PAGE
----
bad news


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bad news

1. slang Someone or something that is, or is perceived as, unpleasant or unsavory. Stay away from that gang of kids from the other side of town—they're bad news. Coach lets me play a lot, so if he gets fired, it will be bad news for me. Our wedding is this weekend, so a snowstorm would be bad news indeed!
2. The cost of something. I got the receipt so we can see the bad news.
See also: bad, news

bad news

1. An unwelcome thing or person, trouble. For example, That fire was bad news; we were underinsured for the damage, or No one wants Mary on the board-she's bad news. This term transfers literal bad news-the report of an unhappy recent event-to an unwanted or undesirable individual or circumstance. [Slang; 1920s]
2. The amount charged for something, as in Waiter, bring our check-I want to see the bad news. [Slang; 1920s]
See also: bad, news

bad news

1. n. the bill for something. Here comes the bad news.
2. mod. unpleasant; unfortunate; repellent. That poor guy is really bad news.
See also: bad, news
References in periodicals archive ?
It should be stressed that providing clarity (content) and a sense of action (process) are practical tips to improve a patient's receipt of the bad news message; (13) these two factors alone have been found to explain more than 95% of the variance in patients' acceptability judgements when receiving bad news.
However, most of the people are reluctant to communicate any potentially disturbing or stressful information; considering it to be "Bad News".10,11 Breaking bad news may lead to disappointment, distress and aggression in the receiver(s) and has a high potential to provoke violence depending on contextual factors.10,11 A qualitative study of experiences of healthcare providers regarding breaking bad news analyzed bad and good experiences separately and identified that interpersonal communication skills and specific training of healthcare providers regarding breaking bad news predominantly influenced outcomes of breaking bad news.12 The previous models of breaking bad news ignore the specific social context and have limited usability in countries like Pakistan.11,13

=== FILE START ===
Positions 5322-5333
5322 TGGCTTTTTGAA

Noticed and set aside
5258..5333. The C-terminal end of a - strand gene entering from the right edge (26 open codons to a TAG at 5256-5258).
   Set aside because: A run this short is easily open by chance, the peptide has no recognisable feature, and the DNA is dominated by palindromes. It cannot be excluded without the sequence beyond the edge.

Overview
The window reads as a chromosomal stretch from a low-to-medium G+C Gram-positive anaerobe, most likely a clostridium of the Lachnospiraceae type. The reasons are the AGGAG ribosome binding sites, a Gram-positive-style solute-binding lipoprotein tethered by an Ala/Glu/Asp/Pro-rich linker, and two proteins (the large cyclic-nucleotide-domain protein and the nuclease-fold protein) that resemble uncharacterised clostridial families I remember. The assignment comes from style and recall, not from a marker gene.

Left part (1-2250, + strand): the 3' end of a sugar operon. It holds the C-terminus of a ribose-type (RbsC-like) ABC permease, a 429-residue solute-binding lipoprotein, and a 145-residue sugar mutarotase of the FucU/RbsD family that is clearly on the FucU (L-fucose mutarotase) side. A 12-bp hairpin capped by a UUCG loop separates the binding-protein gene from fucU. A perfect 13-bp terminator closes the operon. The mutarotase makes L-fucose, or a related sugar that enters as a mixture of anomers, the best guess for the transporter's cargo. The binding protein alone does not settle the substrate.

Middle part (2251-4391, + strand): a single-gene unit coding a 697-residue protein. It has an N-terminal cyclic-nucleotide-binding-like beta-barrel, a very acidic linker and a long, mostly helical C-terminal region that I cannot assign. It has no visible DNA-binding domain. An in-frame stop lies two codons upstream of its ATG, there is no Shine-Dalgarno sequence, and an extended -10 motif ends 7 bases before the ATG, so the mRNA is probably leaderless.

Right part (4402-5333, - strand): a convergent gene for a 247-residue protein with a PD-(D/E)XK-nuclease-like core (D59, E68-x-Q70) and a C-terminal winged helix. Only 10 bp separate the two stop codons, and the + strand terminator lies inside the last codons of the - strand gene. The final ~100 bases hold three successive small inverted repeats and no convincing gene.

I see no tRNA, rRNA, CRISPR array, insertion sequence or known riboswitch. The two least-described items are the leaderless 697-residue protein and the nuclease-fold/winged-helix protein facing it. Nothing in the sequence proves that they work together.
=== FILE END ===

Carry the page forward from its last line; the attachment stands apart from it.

Fernyhough introduced the 24 doctors to the SPIKES protocol, designed to help doctors deliver bad news both sensitively and accurately.
There is no standard answer about how this should be when the patient and their family members have to receive bad news. This can vary according to the educational status, occupation, and culture of the patient and their family members (9-11).
So this colleague would narrate his tale of injustice to every willing listener, beginning with the usual: "I've got good news and I've got bad news." And then he would proceed to -- without giving the listener the customary choice -- give them the bad news.
The Give Me Bad News Company serves the USA only, and all orders and payments can be processed through their web site: www.givemebadnews.com
The bad news is that the ICC decides to bung a spanner in the works by putting down tough and, in some ways, impractical pre-conditions.
Clinicians need to be cognizant that a conversation about bad news is 3 interwoven conversations that involve facts, emotional responses, and an altered self-identity.
"He didn't pick up at first and then I left him a message saying 'look, I don't only call when it's bad news' so that was nice.
Everyone responds to tension and trauma differently, but know that steps can be taken to tackle the mountain ahead, deal with the bad news, adopt coping mechanisms, and make the situation less traumatic.
But just when the Bad News Barrett gimmick was really catching on with fans, Vince McMahon decided to pull the plug on the character.
I recently learned that a radiologist was found liable in a malpractice lawsuit after a lung cancer patient perceived his report as "bad news" and died as the result of suicide.
So if Brexit really means Brexit, it's a return to the bad old days of tariffs, visas, border checks and completion of tedious and time-consuming documentation - bad news for UK exporters, students and the tourist industry.
Bad news is no fun to deliver, which is why even distinguished leaders and otherwise successful people will go to great lengths to avoid doing it.